Adults aged 80 years and older and those living in areas with worse economic conditions are more likely to receive potentially inappropriate medications in the outpatient setting, which may be associated with cognitive impairment.
Worldwide, the prevalence of potentially inappropriate medication (PIM) use was 36.7% among older adults in 2022, according to results from a systematic review and meta-analysis published in JAMA Network Open. Countries with worse economic conditions tend to have a higher prevalence of PIM misuse, as regulations and drug control may not be widely enforced.
“The opposite is true in countries with good economic conditions,” the study authors wrote in the article. “When economic conditions are better, the medical environment is usually better, and medical insurance is more perfect, which makes the rational use of drugs more strictly controlled.”
In a subgroup analysis of the prevalence of PIM use based on geographic region, Africa had the highest prevalence among older adults at 47.0%. The high prevalence trend was most observed in South America at 46.9%, Europe at 35.0%, North America at 29.0%, and Oceania at 23.6%.
PIM use is associated with adverse drug events, worse health-related quality of life, and increased visits to the emergency department. However, there are limited studies about PIM use among older adults in outpatient services—the primary medical services upon visiting the hospital—compared to inpatient services.
The current systematic review and meta-analysis aimed to estimate the overall prevalence of PIM use in older patients at outpatient services. Including data of nearly 371.2 million people across 94 studies 132 prevalence estimates in 17 countries.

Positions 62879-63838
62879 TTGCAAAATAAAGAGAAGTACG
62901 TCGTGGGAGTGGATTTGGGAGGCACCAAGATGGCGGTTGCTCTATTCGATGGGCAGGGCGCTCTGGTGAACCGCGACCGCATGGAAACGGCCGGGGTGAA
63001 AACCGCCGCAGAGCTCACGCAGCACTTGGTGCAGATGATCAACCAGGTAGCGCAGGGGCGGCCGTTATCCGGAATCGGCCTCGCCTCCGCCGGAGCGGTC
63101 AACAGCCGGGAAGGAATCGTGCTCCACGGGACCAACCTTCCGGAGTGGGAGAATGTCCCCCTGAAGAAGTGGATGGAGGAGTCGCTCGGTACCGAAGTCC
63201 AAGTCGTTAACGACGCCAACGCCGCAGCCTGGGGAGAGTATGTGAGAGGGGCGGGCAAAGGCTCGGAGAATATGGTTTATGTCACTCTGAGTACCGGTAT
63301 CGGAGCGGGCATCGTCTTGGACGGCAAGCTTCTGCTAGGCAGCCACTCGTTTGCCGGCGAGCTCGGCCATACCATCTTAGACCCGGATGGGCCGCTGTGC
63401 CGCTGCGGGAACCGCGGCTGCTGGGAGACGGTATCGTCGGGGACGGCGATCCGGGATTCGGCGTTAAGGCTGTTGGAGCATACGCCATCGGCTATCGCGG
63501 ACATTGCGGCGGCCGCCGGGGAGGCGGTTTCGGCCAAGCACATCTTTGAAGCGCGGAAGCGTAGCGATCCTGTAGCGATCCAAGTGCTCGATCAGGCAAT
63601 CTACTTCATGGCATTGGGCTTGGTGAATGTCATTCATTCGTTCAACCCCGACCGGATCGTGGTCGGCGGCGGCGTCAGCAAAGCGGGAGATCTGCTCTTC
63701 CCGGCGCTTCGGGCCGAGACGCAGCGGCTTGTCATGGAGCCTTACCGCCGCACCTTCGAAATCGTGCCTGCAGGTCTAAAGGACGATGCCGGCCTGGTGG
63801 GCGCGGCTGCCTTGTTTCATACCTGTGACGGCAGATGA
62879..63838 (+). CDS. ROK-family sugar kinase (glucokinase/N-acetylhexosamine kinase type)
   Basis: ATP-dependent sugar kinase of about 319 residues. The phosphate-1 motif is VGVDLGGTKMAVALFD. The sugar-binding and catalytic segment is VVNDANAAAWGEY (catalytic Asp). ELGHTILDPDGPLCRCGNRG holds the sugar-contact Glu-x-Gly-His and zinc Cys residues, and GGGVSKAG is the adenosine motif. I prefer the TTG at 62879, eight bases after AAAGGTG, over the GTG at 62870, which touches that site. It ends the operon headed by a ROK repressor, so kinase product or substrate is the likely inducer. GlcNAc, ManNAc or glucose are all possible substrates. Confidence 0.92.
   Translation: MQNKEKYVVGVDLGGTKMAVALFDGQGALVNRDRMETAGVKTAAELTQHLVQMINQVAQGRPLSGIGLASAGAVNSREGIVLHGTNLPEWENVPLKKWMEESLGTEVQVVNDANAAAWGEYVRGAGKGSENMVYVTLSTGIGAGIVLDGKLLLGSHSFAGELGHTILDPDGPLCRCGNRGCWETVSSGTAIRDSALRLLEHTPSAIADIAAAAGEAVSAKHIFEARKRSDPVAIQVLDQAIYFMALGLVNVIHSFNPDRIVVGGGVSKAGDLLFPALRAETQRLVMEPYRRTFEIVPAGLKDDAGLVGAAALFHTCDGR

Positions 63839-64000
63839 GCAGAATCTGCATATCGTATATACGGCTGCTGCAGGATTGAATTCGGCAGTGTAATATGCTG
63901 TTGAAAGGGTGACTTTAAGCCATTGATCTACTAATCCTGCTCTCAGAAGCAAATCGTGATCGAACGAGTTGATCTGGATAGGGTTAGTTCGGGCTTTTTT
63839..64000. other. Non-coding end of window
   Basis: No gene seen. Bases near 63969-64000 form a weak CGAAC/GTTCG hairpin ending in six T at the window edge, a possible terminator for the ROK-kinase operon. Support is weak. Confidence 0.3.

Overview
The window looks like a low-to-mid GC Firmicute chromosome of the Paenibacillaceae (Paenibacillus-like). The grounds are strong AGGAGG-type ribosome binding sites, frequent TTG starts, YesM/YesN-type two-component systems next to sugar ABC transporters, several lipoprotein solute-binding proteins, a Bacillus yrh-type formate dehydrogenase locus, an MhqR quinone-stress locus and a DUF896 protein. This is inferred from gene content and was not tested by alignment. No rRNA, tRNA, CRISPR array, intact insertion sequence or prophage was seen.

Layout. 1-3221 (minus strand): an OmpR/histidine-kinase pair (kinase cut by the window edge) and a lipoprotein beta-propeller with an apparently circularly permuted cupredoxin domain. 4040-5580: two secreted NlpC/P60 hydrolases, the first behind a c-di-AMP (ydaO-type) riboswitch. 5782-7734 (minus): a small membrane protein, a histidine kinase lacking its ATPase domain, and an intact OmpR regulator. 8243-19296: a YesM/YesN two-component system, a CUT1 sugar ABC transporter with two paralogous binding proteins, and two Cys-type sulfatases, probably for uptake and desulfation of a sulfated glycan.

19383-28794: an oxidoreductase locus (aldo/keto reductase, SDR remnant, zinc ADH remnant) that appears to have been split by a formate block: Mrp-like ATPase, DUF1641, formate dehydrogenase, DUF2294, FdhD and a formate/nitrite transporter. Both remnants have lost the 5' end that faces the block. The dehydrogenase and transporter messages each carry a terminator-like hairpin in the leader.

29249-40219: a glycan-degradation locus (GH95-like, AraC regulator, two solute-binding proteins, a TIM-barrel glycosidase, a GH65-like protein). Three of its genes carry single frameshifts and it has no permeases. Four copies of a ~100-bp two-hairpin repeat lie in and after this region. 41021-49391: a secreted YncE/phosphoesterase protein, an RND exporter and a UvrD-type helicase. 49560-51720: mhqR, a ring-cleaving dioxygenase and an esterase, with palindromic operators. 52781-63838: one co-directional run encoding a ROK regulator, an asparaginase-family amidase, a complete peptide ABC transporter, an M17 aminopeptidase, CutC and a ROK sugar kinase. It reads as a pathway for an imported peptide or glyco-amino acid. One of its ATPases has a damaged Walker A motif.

Africa had the highest prevalence of PIM use among older adults. The medical conditions in Africa are considered below optimal—the regulations, insubstantial—which could explain the high prevalence.
Benzodiazepine, a type of depressant, was the most prescribed PIM for older adults in the outpatient setting. Despite the negative association with increased risk of cognitive impairment, falls, and fractures, benzodiazepines are prescribed to older adults, who often suffer from insomnia.
In the subgroup analysis, investigators also evaluated PIM use by World Bank status (country-level income), period, PIM criteria, location, study design, mean age or number of drugs, sex, population, and sample size. High-income countries had a lower prevalence of PIM use at 33.2%. Patients who take a higher number of drugs also have a pooled higher prevalence of PIM use (45.9%).
Investigators observed that patients aged 80 years and older were more likely to be given PIMs in the outpatient setting, arguably due to the likelihood of worse health outcomes and multimorbidity compared to younger adults. The investigators hypothesized that PIM use in the outpatient clinic has likely increased significantly during the past 20 years because older adults are more susceptible to age-related diseases and chronic conditions.
Study limitations noted were the exclusion of low-income countries, which could reduce the accuracy of prevalence in these geographical regions. In addition, some countries only provided few studies, and there are no studies on the long-term health outcomes of PIM use.
PIM use among older adults is cause for concern. The study authors concluded, “the high prevalence of PIM use highlights the global need for health care reforms and improvements in drug safety in outpatient settings.”
Tian F, Chen Z, Zeng Y, et al. Prevalence of Use of Potentially Inappropriate Medications Among Older Adults Worldwide. JAMA Netw Open. 2023;6(8):e2326910. doi:10.1001/jamanetworkopen.2023.26910